A comparison of seasonal total precipitation for the continental United States (CONUS) illustrates that the Climate Prediction Center (CPC) Merged Analysis of Precipitation (CMAP) has the closest agreement with a CPC rain gauge dataset for all seasons except winter. The European Centre for Medium-Range Weather Forecasts (ECMWF) model performs the best of the modeling systems. The satellite-only products [the Tropical Rainfall Measuring Mission (TRMM) Real-time Multi-satellite Precipitation Analysis and the Precipitation Estimation from Remotely Sensed Information using Artificial Neural Networks (PERSIANN)] suffer from a few deficiencies most notably an overestimation of summertime precipitation in the central United States (200-400 mm). CMAP is the most closely correlated with daily rain gauge data for the spring, fall, and winter seasons, while the satellite-only estimates perform best in summer. GLDAS land surface states are sensitive to different precipitation forcing where percent differences in volumetric soil water content (SWC) between simulations ranged from -75% to +100%. The percent differences in SWC are generally 25-75% less than the percent precipitation differences, indicating that GLDAS and specifically the Mosaic LSM act to generally "damp" precipitation differences. Areas where the percent changes are equivalent to the percent precipitation changes, however, are evident. Soil temperature spread between GLDAS runs was considerable and ranged up to ±3.0 K with the largest impact in the western United States.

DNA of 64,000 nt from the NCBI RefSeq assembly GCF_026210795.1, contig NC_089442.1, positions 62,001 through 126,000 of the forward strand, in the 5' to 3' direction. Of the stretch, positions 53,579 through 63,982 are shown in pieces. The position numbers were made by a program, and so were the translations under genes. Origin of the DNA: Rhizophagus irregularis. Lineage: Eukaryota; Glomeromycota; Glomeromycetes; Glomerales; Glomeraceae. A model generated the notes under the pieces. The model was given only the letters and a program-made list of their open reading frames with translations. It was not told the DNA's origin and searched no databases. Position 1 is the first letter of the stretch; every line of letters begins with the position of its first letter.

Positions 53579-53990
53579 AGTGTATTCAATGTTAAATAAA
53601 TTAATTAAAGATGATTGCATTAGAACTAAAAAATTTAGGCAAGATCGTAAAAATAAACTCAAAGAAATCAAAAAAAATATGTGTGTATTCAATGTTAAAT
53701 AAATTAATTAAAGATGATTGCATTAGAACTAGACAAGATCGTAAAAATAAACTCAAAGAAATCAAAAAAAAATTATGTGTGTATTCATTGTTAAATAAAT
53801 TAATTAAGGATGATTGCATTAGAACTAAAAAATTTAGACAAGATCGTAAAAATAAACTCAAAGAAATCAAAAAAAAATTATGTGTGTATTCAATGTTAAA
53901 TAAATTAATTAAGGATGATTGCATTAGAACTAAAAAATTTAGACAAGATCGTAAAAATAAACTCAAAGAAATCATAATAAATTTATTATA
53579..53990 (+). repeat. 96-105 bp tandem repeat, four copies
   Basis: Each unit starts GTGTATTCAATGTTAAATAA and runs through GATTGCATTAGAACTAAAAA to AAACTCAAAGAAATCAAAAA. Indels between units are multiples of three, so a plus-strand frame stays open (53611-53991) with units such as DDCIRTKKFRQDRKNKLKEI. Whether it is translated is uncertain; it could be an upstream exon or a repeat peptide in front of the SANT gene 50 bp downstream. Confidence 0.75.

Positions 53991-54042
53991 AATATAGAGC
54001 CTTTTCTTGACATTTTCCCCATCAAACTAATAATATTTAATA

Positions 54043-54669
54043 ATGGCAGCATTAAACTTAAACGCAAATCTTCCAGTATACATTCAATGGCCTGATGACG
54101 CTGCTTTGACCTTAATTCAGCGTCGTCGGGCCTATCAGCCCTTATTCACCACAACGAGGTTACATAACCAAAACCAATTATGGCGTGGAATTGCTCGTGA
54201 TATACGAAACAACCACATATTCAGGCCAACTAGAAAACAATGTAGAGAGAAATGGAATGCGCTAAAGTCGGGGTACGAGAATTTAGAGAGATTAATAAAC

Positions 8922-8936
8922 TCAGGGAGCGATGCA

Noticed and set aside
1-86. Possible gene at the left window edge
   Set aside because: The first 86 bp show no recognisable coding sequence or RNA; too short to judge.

A simple scheme for updating snow water storage in a land surface model using snow cover observations is presented. The scheme makes use of snow cover observations retrieved from the Moderate Resolution Imaging Spectroradiometer (MODIS) aboard NASA’s Terra and Aqua satellites. Simulated snow water equivalent is adjusted when and where the model and MODIS observation differ, following an internal accounting of the observation quality, by either removing the simulated snow or adding a thin layer. The scheme is tested in a 101 day global simulation of the Mosaic land surface model driven by the NASA/NOAA Global Land Data Assimilation System. Output from this simulation is compared to that from a control (not updated) simulation, and both are assessed using a conventional snow cover product and data from ground based observation networks over the continental U.S. In general, output from the updated simulation displays more accurate snow coverage and compares more favorably with in situ snow time series. Both the control and updated simulations have serious deficiencies on occasion and in certain areas when and where the precipitation and/or surface air temperature forcing inputs are unrealistic, particularly in mountainous regions. Suggestions for developing a more sophisticated updating scheme are presented.